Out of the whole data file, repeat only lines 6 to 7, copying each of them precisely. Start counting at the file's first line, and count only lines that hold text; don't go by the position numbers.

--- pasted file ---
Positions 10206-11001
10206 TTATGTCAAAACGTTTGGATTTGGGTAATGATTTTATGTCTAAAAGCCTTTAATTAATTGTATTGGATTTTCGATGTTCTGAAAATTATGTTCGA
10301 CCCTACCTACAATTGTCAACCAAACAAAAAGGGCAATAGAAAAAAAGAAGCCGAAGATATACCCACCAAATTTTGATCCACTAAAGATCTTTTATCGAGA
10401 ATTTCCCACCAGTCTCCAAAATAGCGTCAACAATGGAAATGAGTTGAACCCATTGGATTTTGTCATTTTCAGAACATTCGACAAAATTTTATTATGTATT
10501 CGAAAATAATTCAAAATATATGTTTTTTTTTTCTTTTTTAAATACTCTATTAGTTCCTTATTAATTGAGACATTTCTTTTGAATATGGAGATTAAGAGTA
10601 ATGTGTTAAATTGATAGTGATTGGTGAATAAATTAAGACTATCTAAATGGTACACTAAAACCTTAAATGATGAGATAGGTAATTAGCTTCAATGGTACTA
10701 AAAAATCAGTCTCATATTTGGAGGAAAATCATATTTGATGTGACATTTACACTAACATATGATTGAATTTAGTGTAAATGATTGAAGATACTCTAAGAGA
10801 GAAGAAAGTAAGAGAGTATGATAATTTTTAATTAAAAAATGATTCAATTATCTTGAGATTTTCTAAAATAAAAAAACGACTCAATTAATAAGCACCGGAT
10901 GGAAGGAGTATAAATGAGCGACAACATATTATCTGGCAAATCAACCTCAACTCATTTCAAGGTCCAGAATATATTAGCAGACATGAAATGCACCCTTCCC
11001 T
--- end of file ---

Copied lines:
10601 ATGTGTTAAATTGATAGTGATTGGTGAATAAATTAAGACTATCTAAATGGTACACTAAAACCTTAAATGATGAGATAGGTAATTAGCTTCAATGGTACTA
10701 AAAAATCAGTCTCATATTTGGAGGAAAATCATATTTGATGTGACATTTACACTAACATATGATTGAATTTAGTGTAAATGATTGAAGATACTCTAAGAGA